The church is just around the corner from Benson's, and I reach there at 845. There must be several hundred people there already, in a long line that stretches down the road. So much for sitting in the church. So much for underestimating the hold this man Obama already has on people.
Me, I'm on my feet for the next eight hours: standing in the line outside, talking to people around me, eventually listening via loudspeaker to the service and to Obama, eating a hamburger, getting up close to Obama thrice and to Bill Clinton once entirely by chance, shaking Bill's hand once and another time, another hand that might have been Barack's hand though I'm not sure. Then I walk with the crowd that must easily be 10,000 strong, through downtown and over the bridge.
He's a fine speaker, Barack Obama. He talks eloquently of the unfinished work of the civil rights movement; but of how he feels like he stands on the shoulders of many courageous men and women from that time. They paved the way for him to be where he is today, for him to run for President. "So don't tell me I don't have a claim on Selma, Alabama," he said. "Don't tell me I'm not coming home to Selma, Alabama." He even invoked Gandhi, "great hero of Dr King", speaking Gandhi's famous message to be the change you want to see.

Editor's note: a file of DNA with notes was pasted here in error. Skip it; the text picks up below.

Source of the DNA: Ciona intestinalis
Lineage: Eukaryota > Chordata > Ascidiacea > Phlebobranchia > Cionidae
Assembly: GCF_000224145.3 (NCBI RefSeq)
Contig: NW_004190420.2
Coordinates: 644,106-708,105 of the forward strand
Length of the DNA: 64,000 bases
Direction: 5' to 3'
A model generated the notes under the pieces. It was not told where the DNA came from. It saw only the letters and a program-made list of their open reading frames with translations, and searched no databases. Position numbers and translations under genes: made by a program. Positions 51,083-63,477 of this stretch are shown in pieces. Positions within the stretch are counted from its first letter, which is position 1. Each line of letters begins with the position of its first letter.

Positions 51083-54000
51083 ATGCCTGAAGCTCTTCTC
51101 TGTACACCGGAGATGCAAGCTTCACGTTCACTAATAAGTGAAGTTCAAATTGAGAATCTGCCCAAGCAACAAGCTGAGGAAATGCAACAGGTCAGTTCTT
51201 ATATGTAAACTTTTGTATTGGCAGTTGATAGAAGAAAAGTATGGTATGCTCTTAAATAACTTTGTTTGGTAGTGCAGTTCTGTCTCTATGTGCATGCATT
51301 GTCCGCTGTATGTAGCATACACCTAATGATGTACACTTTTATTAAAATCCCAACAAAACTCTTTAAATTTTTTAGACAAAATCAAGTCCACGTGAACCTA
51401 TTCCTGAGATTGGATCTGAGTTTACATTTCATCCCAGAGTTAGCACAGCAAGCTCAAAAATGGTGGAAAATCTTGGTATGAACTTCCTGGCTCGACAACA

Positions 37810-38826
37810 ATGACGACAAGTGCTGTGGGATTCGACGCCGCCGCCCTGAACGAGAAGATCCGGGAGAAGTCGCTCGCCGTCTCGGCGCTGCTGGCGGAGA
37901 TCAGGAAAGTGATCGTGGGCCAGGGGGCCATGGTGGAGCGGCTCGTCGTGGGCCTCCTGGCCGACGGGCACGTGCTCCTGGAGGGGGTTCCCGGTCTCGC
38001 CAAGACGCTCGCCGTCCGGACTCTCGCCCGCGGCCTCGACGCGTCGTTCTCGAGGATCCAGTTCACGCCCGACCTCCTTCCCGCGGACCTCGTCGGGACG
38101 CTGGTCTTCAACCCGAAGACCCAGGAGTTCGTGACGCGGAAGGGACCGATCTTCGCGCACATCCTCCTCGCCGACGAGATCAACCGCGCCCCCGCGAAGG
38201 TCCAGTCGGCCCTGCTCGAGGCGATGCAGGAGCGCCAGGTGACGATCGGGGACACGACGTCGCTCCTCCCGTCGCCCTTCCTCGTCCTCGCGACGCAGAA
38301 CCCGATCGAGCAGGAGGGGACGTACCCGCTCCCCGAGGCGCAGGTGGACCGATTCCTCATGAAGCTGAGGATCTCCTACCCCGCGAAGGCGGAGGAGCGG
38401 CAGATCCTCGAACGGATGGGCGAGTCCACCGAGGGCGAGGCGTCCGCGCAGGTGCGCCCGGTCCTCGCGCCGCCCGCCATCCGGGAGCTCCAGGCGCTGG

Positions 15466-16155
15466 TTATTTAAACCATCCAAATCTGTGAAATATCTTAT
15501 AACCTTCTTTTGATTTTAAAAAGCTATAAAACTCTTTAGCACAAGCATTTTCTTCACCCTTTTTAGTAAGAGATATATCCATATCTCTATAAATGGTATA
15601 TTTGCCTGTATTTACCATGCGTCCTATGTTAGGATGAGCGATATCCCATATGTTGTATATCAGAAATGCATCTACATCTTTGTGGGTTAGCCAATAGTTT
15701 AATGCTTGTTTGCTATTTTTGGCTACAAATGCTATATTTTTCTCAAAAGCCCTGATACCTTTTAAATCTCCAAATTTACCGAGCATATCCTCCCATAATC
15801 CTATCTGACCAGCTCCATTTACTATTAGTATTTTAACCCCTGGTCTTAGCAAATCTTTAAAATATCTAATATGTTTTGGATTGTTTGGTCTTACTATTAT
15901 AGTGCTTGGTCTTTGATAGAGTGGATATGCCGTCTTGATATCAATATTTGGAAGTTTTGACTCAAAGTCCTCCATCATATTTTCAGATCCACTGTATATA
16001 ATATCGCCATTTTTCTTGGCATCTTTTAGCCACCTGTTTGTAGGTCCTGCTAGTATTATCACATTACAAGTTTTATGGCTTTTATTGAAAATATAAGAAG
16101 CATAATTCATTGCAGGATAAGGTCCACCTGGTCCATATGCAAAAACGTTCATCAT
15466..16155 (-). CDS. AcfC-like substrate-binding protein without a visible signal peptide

It's an uplifting, energizing experience listening to Barack Obama -- and I hope Benson is somewhere in the crowd listening too. It will be interesting to see how he fares when he has to address more substantive issues and more hostile audiences. It's just as uplifting being in the middle of all these people. Yet through the day, it's not all the words I hear that I think about. Instead, I'm struck over and over by the ironies.
I mean, if 42 years ago the Alabama police beat back those brave marchers, today they are respectfully directing people and the crowds in general, keeping the peace.
If at that time the Alabama establishment and many of its white residents tried every trick in the book to to deny blacks the right to vote, today there are white men with T-shirts saying "Al-Obama!", a woman holding up "Bama for Obama!"
If in the early '60s young idealistic students -- many of them white -- came from all over the country to help voter registration efforts here, faced serious hostility and even death, today young idealistic students -- many of them white -- have come here from all over the country to work with Obama's Presidential campaign. To work with this black man's Presidential campaign.
One of them hands me a card. "Join us!" he says.
Two short words, and he's on to the next person in the line. But I'm left thinking of how much, over how long, went into the simple fact of this man saying these two words in this place, at this time. Two short words, but in them is the spirit of Medgar Evers and John Lewis, Michael Schwerner and Martin Luther King, Rosa Parks and Emmett Till.
And with those two words, I know that back in March 1965, they crossed much more than a bridge in Selma.